Projected Decline: The Department of Labor expects this job to decline rapidly by 18 percent, going from 21,100 jobs in 2010 to just 17,300 in 2020, a total loss of 3,800 jobs.
Why It's Dying: Here's a bitter irony for those in the semiconductor processing biz: Despite the fact that semiconductors are in strong demand, increased automation in the plants that make semiconductors means fewer of these workers will be hired, says the Department. In addition, many microchip manufacturers will close plants in the U.S. and move production overseas to less-costly countries, says the Department.
With the recent kerfuffle about China allegedly hacking private companies' databases to perform corporate espionage, it shouldn't come as a surprise that database administrators will be much needed in years to come. Why? Database administrators use computer software to help companies store and organize data, as well as keep that data safe from unauthorized users, says the U.S. Department of Labor.
Projected Growth: Job opportunities for database administrators will grow by 31 percent, from 2010 to 2020, says the Department of Labor. That's a total of almost 34,000 new jobs.
Why It's Growing: There is rapid growth in the amount of data being collected by companies, and therefore a greater need for database administrators to keep it organized for analysis, says the Department.
Heathfield says that this "big data" collection promises to be a huge job creator, with companies needing people to organize and analyze the data they have been collecting from consumers for the past decade or more. "Companies are now discovering that they're not using that data and want to start utilizing it," she says.
Education Options: Database administrators have a bachelor's degree in a computer- or information- related subject, says the Department.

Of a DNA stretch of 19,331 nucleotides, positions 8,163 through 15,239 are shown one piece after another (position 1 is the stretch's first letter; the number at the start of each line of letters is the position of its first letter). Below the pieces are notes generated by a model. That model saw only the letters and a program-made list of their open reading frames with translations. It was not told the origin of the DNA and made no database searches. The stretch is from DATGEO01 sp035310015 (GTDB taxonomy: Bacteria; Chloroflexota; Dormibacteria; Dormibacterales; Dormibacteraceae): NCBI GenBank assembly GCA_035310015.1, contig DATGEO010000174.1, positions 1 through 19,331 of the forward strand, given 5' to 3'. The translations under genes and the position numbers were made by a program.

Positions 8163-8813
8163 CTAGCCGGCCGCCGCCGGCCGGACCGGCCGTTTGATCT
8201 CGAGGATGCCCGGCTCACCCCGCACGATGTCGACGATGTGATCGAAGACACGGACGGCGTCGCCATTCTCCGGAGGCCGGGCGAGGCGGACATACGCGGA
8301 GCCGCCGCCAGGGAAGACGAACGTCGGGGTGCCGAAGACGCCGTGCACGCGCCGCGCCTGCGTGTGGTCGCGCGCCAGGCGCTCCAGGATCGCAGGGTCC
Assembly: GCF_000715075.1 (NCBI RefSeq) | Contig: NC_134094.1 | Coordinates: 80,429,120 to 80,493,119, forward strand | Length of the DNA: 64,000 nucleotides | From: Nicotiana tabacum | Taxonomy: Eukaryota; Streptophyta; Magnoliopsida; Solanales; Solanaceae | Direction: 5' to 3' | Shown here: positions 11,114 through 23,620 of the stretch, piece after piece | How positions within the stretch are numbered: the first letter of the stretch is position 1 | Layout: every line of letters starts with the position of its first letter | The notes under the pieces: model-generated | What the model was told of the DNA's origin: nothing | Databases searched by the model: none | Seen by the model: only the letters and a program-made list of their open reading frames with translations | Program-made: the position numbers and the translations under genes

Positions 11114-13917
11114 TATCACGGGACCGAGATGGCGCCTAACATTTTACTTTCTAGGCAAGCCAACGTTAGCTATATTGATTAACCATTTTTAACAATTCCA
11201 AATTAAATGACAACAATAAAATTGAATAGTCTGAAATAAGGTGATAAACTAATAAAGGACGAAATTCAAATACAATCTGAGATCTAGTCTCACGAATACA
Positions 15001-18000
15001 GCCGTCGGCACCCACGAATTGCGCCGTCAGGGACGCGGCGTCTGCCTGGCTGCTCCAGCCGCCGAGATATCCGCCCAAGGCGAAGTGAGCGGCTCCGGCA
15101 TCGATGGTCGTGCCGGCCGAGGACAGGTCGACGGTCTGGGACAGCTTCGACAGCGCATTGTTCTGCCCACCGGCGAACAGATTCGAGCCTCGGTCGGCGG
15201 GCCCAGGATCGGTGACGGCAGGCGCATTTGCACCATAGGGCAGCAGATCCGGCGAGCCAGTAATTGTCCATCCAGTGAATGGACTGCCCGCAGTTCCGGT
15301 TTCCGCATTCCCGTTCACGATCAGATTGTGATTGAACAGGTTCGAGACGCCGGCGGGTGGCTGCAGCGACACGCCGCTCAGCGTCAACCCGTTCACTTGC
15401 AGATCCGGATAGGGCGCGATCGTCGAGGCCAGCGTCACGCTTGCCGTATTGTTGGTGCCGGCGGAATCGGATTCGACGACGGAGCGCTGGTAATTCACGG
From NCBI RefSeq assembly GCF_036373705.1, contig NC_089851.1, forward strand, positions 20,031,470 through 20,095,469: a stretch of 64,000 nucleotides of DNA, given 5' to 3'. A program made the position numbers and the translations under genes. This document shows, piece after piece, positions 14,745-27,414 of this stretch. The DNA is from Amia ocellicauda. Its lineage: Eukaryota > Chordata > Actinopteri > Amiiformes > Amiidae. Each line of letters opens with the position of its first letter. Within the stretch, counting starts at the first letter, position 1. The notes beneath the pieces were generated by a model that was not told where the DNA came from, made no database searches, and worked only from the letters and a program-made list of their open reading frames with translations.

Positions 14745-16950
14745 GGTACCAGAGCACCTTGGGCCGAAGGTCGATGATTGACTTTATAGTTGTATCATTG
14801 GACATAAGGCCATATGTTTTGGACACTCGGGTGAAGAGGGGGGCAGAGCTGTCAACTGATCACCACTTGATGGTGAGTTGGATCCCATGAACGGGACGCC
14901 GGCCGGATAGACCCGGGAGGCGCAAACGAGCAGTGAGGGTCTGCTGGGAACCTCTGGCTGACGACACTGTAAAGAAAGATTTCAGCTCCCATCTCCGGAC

Dying Career #4:
Auto Insurance Appraiser
You know those nice men and women who tell you just how much damage your car sustained in your recent fender bender? Well, according to the U.S. Department of Labor, there will be far fewer of them in the near future.
Projected Decline: The Department of Labor says this occupation will contract by 8 percent between 2010 to 2020. And although that only amounts to 800 jobs lost overall, it will have a significant impact on the field when you consider that just 10,600 appraisers were employed in 2010.
Why It's Dying: Believe it or not, the decline in insurance appraisers of auto damage is good news. Why? Because, says the Department, the loss of employment is due to our cars getting safer. That, they say, will lead to fewer accidents and this will mean less need for insurance adjusters.
If you've got a bit of the appraiser in you, cost estimator might be a better gig. These are the folks who collect and analyze data to estimate the time, labor, resources, and, of course, money it will take to produce a certain product or service, says the U.S. Department of Labor. It's an important position for any business.
Projected Growth: Job opportunities for cost estimators will grow by a surprising 36 percent from 2010 to 2020, says the Department of Labor. What does that look like in jobs figures? Try 67,500.